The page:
This post predates the Bedbugger Forums, which contain their own Success Stories about people who were able to get rid of bed bugs using various methods. Be sure and check those out also!
This was originally a post entitled “A little inspiration, from those who beat bed bugs.” We could all use a little cheering up now and then. Here some stories to cheer you on: those who fought bed bugs and won. Some are linked out to other blogs, while others come from our readers.
Don’t get depressed about the small number of success stories below; remember, people often take a long time after their problem is solved before they declare themselves successful. That is wise.
And maybe six months or a year after you stop reading this site, when your problem is long gone, you will remember to come back and email me your success story? If you want to share your story, please do not post it in the comments. Email it to nobugs a t bedbugger d ot com. Thank you!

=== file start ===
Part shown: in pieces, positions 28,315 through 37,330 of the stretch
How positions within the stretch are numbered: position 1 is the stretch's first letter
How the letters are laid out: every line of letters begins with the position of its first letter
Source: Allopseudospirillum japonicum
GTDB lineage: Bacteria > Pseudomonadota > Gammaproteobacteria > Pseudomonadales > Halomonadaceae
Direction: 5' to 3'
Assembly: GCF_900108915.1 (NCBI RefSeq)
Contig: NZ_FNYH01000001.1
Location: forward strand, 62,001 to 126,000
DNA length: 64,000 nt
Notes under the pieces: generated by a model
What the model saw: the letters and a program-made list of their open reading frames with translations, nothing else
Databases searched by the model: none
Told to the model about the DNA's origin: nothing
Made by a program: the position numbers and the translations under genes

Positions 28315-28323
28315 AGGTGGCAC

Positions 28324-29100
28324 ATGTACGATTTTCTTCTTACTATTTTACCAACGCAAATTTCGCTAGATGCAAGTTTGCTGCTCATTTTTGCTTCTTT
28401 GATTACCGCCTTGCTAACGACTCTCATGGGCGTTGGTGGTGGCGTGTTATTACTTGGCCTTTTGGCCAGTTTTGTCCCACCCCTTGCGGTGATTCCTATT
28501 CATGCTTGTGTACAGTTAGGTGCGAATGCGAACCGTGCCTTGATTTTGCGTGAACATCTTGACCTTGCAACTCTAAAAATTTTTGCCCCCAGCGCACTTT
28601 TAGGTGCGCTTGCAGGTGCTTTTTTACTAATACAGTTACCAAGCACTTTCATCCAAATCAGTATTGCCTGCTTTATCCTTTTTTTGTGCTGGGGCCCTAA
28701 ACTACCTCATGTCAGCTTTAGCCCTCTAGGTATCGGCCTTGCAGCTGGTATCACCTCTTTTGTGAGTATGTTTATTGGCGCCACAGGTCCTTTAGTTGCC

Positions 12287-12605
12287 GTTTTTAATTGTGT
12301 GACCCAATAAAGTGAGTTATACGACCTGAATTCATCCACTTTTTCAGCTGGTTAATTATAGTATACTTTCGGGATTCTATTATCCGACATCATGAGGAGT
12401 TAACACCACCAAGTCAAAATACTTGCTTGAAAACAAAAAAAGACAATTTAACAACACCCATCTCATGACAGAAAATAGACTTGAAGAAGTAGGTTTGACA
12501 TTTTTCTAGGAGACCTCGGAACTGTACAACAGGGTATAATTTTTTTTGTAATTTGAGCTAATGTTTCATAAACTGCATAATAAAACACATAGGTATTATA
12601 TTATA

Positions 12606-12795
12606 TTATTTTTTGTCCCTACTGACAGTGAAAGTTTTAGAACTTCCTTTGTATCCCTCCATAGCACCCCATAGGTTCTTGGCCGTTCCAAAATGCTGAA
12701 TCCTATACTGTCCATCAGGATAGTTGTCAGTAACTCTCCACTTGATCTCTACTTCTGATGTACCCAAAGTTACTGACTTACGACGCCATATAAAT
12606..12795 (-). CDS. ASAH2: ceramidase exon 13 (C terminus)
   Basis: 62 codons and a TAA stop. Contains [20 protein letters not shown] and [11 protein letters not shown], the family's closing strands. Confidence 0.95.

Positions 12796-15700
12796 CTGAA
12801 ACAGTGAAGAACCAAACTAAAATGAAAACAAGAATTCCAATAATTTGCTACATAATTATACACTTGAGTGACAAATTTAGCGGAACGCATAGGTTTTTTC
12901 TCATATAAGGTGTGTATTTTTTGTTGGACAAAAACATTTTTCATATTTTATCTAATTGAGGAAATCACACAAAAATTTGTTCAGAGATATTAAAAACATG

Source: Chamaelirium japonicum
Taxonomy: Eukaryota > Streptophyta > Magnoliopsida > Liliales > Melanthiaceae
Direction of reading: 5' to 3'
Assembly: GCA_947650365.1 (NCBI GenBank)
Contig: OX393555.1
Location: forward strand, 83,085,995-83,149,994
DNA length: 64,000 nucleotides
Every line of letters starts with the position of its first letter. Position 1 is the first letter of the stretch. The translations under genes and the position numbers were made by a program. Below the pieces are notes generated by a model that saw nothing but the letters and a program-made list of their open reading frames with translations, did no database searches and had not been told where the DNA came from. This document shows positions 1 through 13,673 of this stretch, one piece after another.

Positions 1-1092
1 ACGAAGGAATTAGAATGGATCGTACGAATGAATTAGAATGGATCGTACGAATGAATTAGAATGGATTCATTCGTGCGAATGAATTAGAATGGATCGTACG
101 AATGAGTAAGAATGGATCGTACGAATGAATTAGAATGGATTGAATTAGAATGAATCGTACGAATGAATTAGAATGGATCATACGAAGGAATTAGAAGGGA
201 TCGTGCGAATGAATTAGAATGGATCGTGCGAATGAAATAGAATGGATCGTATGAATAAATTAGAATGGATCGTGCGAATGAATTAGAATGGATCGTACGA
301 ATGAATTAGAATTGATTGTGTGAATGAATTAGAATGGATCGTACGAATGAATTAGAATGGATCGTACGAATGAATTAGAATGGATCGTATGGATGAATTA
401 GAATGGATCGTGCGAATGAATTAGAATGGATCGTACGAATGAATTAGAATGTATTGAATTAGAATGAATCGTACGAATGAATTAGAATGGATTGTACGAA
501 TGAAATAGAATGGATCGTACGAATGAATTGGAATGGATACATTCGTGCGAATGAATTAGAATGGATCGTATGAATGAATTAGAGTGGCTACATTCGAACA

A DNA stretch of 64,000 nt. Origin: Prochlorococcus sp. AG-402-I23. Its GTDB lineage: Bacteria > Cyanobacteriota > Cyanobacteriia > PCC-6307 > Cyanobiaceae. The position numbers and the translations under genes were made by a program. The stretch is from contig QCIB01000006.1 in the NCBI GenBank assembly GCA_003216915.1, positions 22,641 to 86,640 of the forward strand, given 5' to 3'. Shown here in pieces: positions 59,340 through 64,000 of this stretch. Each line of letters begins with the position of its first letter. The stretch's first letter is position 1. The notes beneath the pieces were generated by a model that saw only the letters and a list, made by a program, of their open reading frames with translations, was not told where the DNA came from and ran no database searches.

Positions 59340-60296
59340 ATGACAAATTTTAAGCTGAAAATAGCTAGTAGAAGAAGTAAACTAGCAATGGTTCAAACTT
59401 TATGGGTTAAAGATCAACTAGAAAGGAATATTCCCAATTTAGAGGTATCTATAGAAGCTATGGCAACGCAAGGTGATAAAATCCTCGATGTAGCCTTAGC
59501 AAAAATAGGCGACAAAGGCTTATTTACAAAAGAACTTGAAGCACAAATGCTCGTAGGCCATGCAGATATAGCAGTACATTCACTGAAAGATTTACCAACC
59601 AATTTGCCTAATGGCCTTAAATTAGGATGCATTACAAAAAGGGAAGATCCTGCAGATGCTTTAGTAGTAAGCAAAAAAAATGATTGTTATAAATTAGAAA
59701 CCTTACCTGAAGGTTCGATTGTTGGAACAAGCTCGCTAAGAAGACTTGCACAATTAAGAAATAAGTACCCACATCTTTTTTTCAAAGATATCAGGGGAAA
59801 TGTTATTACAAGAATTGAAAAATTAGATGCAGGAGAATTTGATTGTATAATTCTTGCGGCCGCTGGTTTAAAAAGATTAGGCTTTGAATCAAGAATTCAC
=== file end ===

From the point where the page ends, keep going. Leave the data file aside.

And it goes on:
First, a success story that started with bed bugs misdiagnosed as scabies.
Bedbugger reader Aaron writes:
To Whom it May Concern,
Thank you very much for your posting on teaching doctors how to
diagnose bed bug problems. Earlier this summer I was experiencing
intense itching all over my feet, ankles and legs. I was treated for
scabies and went through FOUR TUBES of permethrin, but to no avail.
Months had gone by and the itching and rashes were just getting worse.
Thankfully in early November, I FOUND THE LITTLE BUGGER! A
credit-card thin, small bed bug…resting it’s horrid looking body on my
bed. I found the culprit. I trapped him, called an exterminator and
sure enough; I had bed bugs. $275 later, 6 loads of laundry and three
visits from the exterminator, all bites have cleared.